American Heritage® Dictionary of the English Language, Fourth Edition
- n. One that chases or pursues another: a chaser of criminals.
- n. A drink, as of beer or water, taken after hard liquor.
- n. One who decorates metal by engraving or embossing.
- n. A steel tool for cutting or finishing screw threads.
Century Dictionary and Cyclopedia
- n. One who chases; a pursuer; a hunter; a driver.
- n. Nautical: A vessel which pursues another, A chase-gun; a gun on a vessel mounted especially for service when in chase or being chased: called a bow-chaser when pointed from the bow, and a stern-chaser when from the stern.
- n. A short strap used to keep the curtain of a carriage in place when it is rolled up.
- n. One who chases or enchases; an enchaser.
- n. A hand-tool of steel used for cutting or finishing the threads of screws; the tool used as the cutting instrument in a chasing-lathe.
- n. The sip of water or mild drink with which tipplers ‘chase’ or wash down their dram of spirits.
- n. Same as edge-runner mill (which see, under mill). Also called chaser mill.
- n. logging, obsolete Someone that follows logs out of the forest in order to signal a yarder engineer to stop them if they become fouled - also called a frogger.
- n. logging one who unhooks chokers from the logs at the landing.
- n. One of a series of adjacent light bulbs that cycle on and off to give the illusion of movement.
GNU Webster's 1913
- n. One who or that which chases; a pursuer; a driver; a hunter.
- n. (Naut.) Same as Chase gun, esp. in terms bow chaser and stern chaser. See under Bow, Stern.
- n. One who chases or engraves. See 5th chase, and enchase.
- n. (Mech.) A tool with several points, used for cutting or finishing screw threads, either external or internal, on work revolving in a lathe.
- n. a person who is pursuing and trying to overtake or capture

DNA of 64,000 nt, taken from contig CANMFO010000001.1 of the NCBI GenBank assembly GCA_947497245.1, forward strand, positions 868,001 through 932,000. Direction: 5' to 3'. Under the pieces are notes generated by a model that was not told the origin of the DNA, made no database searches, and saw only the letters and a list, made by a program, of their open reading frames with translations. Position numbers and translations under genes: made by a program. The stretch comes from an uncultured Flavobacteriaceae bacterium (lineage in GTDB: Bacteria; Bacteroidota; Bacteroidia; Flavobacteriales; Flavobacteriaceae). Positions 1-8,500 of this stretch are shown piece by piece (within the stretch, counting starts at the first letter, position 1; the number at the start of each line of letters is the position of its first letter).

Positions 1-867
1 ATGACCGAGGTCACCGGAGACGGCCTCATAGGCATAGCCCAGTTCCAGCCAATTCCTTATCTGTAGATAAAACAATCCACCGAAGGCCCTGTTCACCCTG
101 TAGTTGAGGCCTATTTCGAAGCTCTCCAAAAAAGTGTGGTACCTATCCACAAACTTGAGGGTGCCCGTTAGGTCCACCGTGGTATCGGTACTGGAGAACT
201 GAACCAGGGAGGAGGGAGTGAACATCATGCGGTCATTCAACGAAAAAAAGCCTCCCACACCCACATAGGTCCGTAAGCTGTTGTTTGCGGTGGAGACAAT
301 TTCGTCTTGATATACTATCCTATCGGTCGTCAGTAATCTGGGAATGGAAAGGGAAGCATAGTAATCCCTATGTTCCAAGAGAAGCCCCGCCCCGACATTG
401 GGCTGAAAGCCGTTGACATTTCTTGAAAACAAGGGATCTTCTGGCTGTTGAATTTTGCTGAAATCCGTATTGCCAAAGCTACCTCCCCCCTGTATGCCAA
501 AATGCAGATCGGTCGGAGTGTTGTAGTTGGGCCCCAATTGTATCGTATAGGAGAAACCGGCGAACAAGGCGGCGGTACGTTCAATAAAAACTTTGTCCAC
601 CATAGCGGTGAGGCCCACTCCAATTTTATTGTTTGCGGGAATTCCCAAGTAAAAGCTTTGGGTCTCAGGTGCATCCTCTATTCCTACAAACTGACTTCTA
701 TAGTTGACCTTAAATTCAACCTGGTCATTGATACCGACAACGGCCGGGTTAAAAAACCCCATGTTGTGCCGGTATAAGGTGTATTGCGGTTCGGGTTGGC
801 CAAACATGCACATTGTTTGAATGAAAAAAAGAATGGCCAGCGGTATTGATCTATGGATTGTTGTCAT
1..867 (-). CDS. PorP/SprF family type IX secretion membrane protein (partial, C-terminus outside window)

- n. a drink to follow immediately after another drink
- From Old French chaceür, chaceor (French chasseur), from chacier ("to chase, hunt"); later senses from or influenced by chase + -er. (Wiktionary)
“The title chaser edges out Michele Pirro to hold provisional pole position at Misano.”
“The chaser is The Adversary, an evil emperor, and his numberless goblin shock-troops.”
“• Tim Howard turned in perhaps his finest performance of the season, coming up with six saves to help Everton fend off Premier League title chaser Manchester City in a 2-1 victory on”
“LONDON -- Under-pressure England captain John Terry scored with eight minutes left Saturday to give Premier League title chaser Chelsea a 2-1 win at Burnley.”
“Under-pressure England captain John Terry scored with eight minutes left Saturday to give English Premier League title chaser Chelsea a 2-1 win at Burnley.”
“Carney, who lives a few miles from Donald’s parents in the Colorado mountains, said that the former All-American steeple chaser is flying under the radar: He’s a super talent … and I think he’s going to surprise a lot of people.”
“And this and the fact that you’re a tranny chaser is why you’re still single …”
“He tries to avoid the term "storm chaser" but has come to accept the term as an inevitability.”
“Melinda was a fine drink, but the chaser was a killer.”
“One player, called the chaser, stands at one side of one of these pens.”
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